SAP Spartacus 3

// SAP SPARTACUS GUIDE PART 3. WHY A MIGRATION TO SAP SPARTACUS IS NOT AN UPGRADE OF ACCELERATORS?

Published on 6/23/2021


Mirek Bartnik

Mirosław Bartnik, CHIEF TECHNOLOGY OFFICER


Spartacus - SAP’s new, modern shop storefront. You probably already know it if you are using SAP Commerce Cloud platform. Your commerce platform needs to keep up with modern reactive and progressive web applications spreading across the world. What's the best way to go about those modern frontend paradigms?

In our series of articles we provide strategical, technical and practical information about SAP Spartacus based on 12 years of experience with SAP Commerce Cloud, completed Spartacus implementation projects and work done on alternative storefronts. The 5 parts of the series consist of discussions over general issues, strategical details, technology and delivery aspects and our overall assessment to help you craft your architectural strategy.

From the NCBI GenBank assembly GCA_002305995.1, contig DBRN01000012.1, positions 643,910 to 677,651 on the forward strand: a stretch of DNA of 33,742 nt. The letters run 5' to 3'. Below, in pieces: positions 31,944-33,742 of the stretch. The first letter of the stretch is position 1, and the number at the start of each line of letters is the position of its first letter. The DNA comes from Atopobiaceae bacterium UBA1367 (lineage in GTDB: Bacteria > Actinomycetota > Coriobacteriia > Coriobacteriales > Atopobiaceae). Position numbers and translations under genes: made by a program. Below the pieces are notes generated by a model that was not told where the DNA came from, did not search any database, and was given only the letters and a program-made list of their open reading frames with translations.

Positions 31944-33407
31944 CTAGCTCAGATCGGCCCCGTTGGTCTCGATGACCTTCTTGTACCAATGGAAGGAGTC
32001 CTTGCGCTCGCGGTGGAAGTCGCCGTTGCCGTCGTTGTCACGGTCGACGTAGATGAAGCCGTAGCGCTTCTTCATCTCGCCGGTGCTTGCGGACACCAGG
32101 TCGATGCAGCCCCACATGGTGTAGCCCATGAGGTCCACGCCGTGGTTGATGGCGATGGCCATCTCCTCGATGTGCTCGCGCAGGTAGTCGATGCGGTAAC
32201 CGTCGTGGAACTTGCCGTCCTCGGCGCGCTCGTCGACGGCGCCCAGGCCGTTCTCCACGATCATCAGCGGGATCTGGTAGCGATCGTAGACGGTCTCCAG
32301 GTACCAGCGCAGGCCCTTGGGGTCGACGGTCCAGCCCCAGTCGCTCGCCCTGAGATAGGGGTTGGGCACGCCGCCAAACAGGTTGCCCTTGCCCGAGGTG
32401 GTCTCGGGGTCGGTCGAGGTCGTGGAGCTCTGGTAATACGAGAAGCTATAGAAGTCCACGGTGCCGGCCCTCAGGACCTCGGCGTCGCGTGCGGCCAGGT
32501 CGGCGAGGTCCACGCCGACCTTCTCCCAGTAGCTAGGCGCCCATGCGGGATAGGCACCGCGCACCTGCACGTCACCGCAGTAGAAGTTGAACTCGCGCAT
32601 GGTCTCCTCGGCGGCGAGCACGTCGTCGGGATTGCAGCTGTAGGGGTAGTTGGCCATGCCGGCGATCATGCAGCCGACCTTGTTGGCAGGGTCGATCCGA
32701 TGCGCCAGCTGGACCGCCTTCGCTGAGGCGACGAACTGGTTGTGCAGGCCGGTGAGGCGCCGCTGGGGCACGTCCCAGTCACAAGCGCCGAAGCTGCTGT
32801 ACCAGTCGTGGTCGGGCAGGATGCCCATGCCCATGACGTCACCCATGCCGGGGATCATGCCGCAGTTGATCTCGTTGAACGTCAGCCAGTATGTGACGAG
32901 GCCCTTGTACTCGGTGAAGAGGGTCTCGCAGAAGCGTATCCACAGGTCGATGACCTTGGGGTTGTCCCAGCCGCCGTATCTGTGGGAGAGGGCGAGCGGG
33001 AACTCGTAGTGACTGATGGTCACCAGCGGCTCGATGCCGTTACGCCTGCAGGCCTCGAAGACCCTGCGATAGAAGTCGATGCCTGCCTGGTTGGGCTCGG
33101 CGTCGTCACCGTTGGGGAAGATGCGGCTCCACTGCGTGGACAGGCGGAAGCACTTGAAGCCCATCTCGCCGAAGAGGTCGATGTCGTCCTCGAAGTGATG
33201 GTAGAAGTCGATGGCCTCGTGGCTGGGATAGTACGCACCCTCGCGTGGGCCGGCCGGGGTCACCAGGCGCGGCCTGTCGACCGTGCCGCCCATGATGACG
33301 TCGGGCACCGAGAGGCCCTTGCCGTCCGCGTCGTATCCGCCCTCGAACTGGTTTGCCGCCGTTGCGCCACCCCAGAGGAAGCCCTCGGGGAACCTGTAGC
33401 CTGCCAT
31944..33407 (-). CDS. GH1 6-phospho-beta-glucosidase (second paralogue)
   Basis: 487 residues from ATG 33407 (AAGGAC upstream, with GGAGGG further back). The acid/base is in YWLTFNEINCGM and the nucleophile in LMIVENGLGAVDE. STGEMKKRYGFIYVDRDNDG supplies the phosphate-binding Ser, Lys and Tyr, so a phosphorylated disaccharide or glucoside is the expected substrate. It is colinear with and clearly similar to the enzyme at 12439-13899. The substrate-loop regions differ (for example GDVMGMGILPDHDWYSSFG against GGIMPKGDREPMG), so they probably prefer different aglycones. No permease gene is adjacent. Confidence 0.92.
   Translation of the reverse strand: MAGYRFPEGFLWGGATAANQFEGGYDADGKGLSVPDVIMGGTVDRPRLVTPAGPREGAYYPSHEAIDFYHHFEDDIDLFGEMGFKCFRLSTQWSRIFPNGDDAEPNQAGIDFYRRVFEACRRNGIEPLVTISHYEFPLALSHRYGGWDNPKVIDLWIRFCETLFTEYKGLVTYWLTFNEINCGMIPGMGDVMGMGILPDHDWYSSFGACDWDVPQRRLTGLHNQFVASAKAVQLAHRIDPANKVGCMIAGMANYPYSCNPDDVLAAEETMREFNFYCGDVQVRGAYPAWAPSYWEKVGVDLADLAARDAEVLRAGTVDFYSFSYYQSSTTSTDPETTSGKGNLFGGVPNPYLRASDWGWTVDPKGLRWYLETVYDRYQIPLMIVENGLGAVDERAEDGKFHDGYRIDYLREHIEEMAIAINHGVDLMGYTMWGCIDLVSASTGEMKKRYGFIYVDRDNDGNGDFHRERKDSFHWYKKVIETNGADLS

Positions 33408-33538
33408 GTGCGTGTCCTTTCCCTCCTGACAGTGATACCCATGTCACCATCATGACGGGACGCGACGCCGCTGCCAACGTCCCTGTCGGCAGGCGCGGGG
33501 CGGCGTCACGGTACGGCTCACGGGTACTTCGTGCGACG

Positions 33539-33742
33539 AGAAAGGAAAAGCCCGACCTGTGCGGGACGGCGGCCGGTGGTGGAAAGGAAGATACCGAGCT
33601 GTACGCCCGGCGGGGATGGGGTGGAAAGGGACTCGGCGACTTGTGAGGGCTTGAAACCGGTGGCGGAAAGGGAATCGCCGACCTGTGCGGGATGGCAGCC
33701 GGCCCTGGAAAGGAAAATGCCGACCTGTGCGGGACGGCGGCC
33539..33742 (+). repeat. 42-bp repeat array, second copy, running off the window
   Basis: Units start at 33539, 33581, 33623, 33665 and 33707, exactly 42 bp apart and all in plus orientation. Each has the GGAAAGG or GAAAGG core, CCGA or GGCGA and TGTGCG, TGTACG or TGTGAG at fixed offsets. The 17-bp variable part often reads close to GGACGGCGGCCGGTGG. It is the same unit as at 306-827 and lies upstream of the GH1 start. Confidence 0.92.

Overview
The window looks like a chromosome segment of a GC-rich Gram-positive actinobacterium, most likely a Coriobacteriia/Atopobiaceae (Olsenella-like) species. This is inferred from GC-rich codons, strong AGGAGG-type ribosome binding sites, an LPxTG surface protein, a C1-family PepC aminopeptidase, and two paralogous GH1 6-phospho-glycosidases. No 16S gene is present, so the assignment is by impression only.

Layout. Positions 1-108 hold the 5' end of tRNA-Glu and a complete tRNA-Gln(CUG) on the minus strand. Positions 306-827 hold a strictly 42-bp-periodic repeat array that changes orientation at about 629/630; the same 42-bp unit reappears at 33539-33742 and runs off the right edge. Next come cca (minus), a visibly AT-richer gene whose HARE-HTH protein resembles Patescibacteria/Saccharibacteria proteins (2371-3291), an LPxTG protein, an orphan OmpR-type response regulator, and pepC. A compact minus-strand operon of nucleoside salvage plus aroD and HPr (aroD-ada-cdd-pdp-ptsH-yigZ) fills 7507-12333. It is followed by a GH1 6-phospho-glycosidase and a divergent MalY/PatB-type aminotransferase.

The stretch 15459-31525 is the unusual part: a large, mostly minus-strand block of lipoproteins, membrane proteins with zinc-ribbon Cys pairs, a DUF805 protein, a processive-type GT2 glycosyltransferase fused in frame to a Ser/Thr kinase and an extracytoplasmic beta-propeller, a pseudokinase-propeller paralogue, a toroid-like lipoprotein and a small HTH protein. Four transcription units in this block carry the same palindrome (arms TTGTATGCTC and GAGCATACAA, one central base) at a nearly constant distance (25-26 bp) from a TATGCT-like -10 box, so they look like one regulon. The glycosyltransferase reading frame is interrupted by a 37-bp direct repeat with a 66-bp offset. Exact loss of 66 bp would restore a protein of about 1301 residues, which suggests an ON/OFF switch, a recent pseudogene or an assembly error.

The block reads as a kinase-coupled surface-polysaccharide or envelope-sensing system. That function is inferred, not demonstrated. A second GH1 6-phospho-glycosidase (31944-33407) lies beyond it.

Read below about
How do you switch from accelerators to Spartacus?
What is the effort of switch to Spartacus?
What competences are required to work on Spartacus??
How to kick off a typical Spartacus introduction project?
What sources of information on Spartacus are available for the team?
How versioning and upgrading impacts Spartacus project?
How straightforward is it to upgrade your Spartacus to a new version?

How do you switch from accelerators to Spartacus?

There is no easy path from your legacy Accelerator storefront to the new shiny Spartacus PWA. Setting up Spartacus for your project is not a migration and there are no tools to support the process. On the contrary, you have to think of it as a new development where you start with a solid but fairly standard template which, from day one, is a working frontend. Your journey of building and adding custom features, extensions etc. starts from there.

The level of reuse of your legacy frontend application is extremely limited - not even CSS stylesheets or some custom JS code can easily be transferred to the new project. We recommend not attempt it in the first place. It won’t bring relevant effort reduction while it will impact the clarity and organization of the final code.